Stupid as the human heart is, it never occurred to me that one day Jaspal Bhatti could die too. I have imagined my own death, even pictured my own funeral, feared for my loved ones too, and experienced enough bad news in my five years as a hard-hearted journalist. Yet, when I spotted the ticker on a news channel routinely flashing BREAKING NEWS and then suddenly announcing JASPAL BHATTI KILLED IN ROAD MISHAP, disbelief struck me.
For several moments, I just sat in front of the TV and hoped that the ticker would somehow go away if I stared hard enough, that what I had just read would be erased, that it would all indeed be a hallucination induced by sleep deprivation, that the world order would be restored and the Flop Show would go on as usual. But the font became bolder, they showed his picture, and it carried his year of birth and death under it, in that conventional style of announcing with finality that this man's time was indeed up. My heart sank, and I felt a silent tear escape my eye. On October 25, 2012, I lost a part of my childhood, a childhood I hide inside me even as the world around changes its perception of me.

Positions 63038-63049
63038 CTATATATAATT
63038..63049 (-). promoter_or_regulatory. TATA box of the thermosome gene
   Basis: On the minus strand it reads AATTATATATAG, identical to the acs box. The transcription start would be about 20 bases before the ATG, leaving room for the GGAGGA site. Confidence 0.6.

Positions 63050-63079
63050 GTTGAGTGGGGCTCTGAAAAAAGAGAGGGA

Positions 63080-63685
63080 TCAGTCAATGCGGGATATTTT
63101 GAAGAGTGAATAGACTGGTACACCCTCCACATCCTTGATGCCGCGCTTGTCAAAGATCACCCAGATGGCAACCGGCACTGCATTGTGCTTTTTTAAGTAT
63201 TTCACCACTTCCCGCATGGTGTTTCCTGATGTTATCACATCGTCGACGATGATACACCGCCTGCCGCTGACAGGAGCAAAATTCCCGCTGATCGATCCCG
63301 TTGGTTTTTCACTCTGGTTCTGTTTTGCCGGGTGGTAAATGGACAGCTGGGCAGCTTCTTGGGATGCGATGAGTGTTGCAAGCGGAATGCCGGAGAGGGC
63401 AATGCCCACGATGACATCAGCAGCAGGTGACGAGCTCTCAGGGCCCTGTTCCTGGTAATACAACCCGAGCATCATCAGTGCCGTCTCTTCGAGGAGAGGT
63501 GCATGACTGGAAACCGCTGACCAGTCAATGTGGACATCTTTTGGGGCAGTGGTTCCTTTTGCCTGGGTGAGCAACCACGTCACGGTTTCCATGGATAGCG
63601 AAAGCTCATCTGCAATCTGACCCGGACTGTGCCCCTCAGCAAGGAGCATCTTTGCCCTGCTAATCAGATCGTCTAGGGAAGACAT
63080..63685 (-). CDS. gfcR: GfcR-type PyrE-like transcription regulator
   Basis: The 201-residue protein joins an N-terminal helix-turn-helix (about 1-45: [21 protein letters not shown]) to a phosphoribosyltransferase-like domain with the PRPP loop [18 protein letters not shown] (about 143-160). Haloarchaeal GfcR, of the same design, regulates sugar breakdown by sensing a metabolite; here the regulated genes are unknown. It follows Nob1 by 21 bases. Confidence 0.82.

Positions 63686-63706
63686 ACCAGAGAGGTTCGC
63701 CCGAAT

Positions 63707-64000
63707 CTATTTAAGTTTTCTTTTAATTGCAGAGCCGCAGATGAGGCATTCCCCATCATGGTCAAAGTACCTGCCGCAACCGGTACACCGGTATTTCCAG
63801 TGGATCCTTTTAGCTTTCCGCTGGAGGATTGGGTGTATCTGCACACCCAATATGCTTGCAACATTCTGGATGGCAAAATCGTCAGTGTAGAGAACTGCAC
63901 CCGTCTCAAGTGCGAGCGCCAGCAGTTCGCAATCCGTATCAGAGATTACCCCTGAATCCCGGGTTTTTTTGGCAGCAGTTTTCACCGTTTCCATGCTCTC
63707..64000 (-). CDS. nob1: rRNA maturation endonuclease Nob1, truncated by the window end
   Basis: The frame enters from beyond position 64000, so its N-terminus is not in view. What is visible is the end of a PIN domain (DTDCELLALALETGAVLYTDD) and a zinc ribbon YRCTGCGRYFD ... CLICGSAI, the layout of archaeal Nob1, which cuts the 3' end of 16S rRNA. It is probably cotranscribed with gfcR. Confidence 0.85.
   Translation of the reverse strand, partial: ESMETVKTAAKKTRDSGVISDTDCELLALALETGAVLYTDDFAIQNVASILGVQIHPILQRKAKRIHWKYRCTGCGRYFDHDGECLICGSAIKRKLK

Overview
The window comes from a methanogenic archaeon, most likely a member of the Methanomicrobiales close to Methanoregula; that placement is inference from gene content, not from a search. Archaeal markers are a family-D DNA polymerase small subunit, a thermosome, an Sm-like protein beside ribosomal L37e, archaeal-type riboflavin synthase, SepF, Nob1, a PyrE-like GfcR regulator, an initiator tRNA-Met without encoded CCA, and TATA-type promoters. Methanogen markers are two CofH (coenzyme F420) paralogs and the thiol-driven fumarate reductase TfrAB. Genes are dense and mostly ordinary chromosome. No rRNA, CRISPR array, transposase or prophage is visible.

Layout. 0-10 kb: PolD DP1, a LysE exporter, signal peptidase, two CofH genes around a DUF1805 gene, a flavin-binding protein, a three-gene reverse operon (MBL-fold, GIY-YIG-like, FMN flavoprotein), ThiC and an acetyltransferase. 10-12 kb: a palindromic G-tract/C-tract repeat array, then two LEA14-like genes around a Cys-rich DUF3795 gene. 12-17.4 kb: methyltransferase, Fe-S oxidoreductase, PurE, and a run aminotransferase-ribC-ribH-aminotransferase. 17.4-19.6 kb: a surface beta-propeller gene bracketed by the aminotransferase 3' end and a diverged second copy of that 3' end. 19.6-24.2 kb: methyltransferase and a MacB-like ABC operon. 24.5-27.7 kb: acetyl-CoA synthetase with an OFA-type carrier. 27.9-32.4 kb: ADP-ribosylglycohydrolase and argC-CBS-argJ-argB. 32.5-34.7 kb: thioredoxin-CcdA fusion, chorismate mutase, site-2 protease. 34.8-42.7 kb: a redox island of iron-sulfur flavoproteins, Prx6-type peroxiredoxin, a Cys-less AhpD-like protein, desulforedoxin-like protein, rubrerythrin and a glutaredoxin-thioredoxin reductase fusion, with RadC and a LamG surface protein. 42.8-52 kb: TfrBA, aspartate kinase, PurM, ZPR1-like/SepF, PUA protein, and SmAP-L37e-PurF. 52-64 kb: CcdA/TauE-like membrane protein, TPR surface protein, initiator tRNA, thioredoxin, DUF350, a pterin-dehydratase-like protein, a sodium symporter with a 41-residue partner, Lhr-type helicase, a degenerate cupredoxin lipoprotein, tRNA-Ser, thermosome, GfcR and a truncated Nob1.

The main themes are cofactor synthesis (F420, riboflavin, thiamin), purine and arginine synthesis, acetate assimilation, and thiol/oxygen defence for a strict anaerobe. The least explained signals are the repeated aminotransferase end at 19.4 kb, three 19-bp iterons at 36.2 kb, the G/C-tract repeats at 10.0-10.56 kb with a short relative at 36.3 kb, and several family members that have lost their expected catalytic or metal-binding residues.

In my child-universe, Jaspal Bhatti seemed immortal, as constant as his inimitable style of satire, which carried no malice but did not lack bite. As a child, I did not understand many of his jokes, but in that parallel universe, which I created when I was six or seven, we lovingly called him 'uncle'.
His innovative ideas stopped being innovative to my grown mind after a while, YouTube re-runs of Ulta Pulta and Flop Show failed to keep the 25-year-old me as interested as before, yet his self-deprecating humour never stopped being endearing and engaging. Not fearing any argument, I had blatantly termed him 'Punjab's satirist-in-chief' in a news report once.
Since we shared our birthday (March 3), his status was higher in my parallel child-universe, such that my innocent self believes, to this day, that he overshadowed Salman Khan in the one movie in which he played his sidekick. Called Jaanam Samjha Karo, it had a plot borrowed from a Hollywood movie, and even had the legendary Shammi Kapoor among the cast. But Jaspal Bhatti clearly stole the show!
I actually had to stop myself from calling him 'uncle' as I bumped into him at a restaurant one night last year. I had seen him around in Chandigarh many times earlier too; but that night I felt I could be more than a pesky fan. We had used his photograph leading a satirical protest against the petrol price hike on the front page of the edition due the next morning. With the airs of a man who knew tomorrow's news today, I shook his hand, flashed my credentials, and then told him with authority, "Kal da Hindustan Times vekhyo; tuhadi photo hi laa kea aaya haan front page te! (Do read the newspaper tomorrow; I just put your photograph on the front page!)"
"Meri photo kyon laa ti? Main taan haale zinda haan! (Why my photo? I am still alive)," he said, and then smiled naughtily. By the time I grasped his dark humour and embarrassingly let out a belated guffaw, he had shaken my hand and moved on.